Here’s all the beer and pub related writing that grabbed our attention in the past week, including a bumper crop of notes on pubs and beer festivals in the North West of England.
We’ve been asking people one question for years: “Yes, but why is cask better? What’s actually different about it?” That CO2 is CO2 has made it difficult to understand why cask-conditioned ale should feel different and more subtle than keg – which we think it does, though we’re not by any means anti-keg, they added as if it was 2012. In fact, one of the people we asked about this while researching Brew Britannia was Ed Wray who did his best to come up with a sensible answer all those years ago. Now, he’s back with another plausible answer, via the IBD magazine:
Dr Frank Müller, Brewmaster at Riegele brewery…. “describes fermentation derived carbonation as a more delicate, more integrated effervescence than the coarse bubbles that result from CO2 delivered by gas suppliers and injected in-line. One theory briefly mentioned in the course of this conversation dealt with saturation aspects of CO2 around haze particles, visibly perceived or not evident. Arguably, a slow evolution of CO2 leads to a more gradual saturation and better mouthfeel properties in the final beer.”
Steve Marland, AKA The Modern Moocher, provides another photographic dispatch from the weed-strewn yard of a former Manchester pub, this time reporting from outside what was once the Lorimer’s Arms at Collyhurst:
Typical of its time, developed to meet the needs of the new estates which replaced the slum clearance of the Sixties, in an area surrounded by industry… Once home to the Osborne Street Baths and Wash House, and a pub of an earlier age – The Osborne, still standing – ceased trading…. The pub had briefly become the centre for a telephone chatline service, prior to its current use as a place of worship – for the Christ Temple International Church.
There’s also a bonus mention of The Vine, AKA The Valley, which was the one pub we chickened out of going into during our 20th Century Pub research tour of England in 2016-17.
Kirsty Walker has posted twice this week, noting with sadness that now she has time to blog, there’s nothing to blog about. Her piece on Liverpool Beer Festival was as entertaining as usual, though:
When you’ve been to as many beer festivals as I have (roughly 4000), it is possible to get to saturation point. I had never been to a beer festival in the metropolitan cathedral, and I wanted to go, but I knew it would be a CAMRA festival quite similar to most. How to shake things up? Simply, to take someone who has never been to a beer festival before and has only been drinking real or craft ale for about six months. Step up Vinnie, your time is now.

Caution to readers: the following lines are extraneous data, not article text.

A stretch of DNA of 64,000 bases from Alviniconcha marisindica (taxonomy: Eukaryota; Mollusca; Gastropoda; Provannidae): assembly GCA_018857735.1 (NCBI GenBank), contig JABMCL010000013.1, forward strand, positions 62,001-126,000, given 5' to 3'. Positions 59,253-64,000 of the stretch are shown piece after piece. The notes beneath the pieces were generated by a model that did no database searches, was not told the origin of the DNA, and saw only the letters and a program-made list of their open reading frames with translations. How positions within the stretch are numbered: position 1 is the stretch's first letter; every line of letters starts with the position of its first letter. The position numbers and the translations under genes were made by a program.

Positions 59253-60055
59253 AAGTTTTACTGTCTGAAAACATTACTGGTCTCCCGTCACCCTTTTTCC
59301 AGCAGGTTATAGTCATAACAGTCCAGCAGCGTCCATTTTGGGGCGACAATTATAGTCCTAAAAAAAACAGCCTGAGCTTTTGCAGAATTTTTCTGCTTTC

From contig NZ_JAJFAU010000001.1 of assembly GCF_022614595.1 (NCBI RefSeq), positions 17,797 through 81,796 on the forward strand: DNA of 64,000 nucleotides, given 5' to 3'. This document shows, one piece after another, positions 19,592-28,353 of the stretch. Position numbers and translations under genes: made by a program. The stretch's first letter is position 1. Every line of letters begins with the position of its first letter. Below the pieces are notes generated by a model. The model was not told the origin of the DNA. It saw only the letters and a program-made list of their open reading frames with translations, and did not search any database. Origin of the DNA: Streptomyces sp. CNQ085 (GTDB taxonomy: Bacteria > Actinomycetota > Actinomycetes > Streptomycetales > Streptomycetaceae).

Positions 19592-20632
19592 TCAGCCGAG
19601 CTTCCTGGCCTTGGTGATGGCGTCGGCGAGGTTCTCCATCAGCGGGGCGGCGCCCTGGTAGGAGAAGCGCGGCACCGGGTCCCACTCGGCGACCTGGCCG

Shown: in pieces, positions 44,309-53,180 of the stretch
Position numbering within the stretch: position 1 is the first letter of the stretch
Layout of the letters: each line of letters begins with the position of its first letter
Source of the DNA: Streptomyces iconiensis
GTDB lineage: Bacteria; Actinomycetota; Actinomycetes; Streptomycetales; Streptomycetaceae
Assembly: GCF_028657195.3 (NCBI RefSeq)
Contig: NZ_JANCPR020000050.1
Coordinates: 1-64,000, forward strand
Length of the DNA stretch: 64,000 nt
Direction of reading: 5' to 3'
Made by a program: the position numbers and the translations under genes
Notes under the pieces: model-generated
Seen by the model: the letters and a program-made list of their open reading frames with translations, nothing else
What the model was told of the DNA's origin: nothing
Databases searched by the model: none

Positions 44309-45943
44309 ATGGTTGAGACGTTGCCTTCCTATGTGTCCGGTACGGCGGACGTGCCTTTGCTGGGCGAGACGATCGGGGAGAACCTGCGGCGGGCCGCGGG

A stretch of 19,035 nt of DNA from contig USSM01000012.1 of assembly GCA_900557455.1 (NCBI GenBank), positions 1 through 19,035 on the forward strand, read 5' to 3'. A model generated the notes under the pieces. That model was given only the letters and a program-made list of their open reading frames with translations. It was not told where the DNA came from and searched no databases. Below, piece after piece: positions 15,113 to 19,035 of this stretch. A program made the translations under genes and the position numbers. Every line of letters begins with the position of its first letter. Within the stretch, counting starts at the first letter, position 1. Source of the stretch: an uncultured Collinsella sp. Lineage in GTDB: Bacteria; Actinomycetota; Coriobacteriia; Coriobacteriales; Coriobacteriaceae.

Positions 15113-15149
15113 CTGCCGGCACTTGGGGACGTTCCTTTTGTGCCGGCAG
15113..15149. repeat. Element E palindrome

After a pause, Tandleman has returned to his series of reports from Samuel Smith pubs in his neck of the woods, this time popping into The Engineer’s Arms and The Grapes in Heywood, AKA ‘Monkey Town’:
I turn to Heywood’s History site for enlightenment and two explanations are offered. I rather like the one with a pub connotation of course, whereby folklore had it that Heywood men used to have tails, and so the stools and benches in the town’s pubs had holes in them for the tails to fit through. The reality, the article concludes, is that the holes were there for carrying the stools. Hmm. I’ll reluctantly rule that one out then, but the same piece surmises that the nickname ‘Monkey Town’ is derived from the pronunciation of Heap Bridge – a local area – as ‘Ape’ Bridge, and probably dates from the 1840s-50s. Not quite so much fun, but let’s go with that.
Tandleman has also provided this relic from c.2000 which might or might not mean we need to rewrite our history of hazy beer in the UK:
Today's breweriana comes under the heading "Things I didn't know I had". A spirited defence of hazy beer by @marblebrewers Not dated, but I'm guessing around Year 2000. Happy to be corrected. pic.twitter.com/GuJxW0aPSO
— Tandleman (@tandleman) April 12, 2020
At Beervana, Jeff Alworth offers reflections on the interpretation of beer history, tackling what has become a thorny topic: does Belgian Lambic beer have a long history, or is it a recent marketing gimmick? Jeff respectfully disagrees with some recent scholarship on the subject:
Raf Meert has devoted a website to revisiting the history of lambic, and has discovered some interesting material. Much of it is quite helpful. After what looks like a fairly comprehensive search, for example, he can find no reference to the word “lambic” before the early 19th century. Interesting! But many of the conclusions he draws seem unsupported by the data… He has helped refine my understanding of some of the history, particularly the development of the various lambic products after the 19th century. But some of his arguments seem faulty to me, and since I know his work has influenced people who care about these things, I’d like to point out where I think he erred.
A nameless archivist at Wandsworth Heritage Service has put together an interesting piece on Young & Co branding over the decades illustrated with some lovely historic labels.
And finally, from Twitter, there’s this:
— John Harry (@historyhappyhr) April 15, 2020
For more good reading, check out Alan McLeod’s Thursday round-up.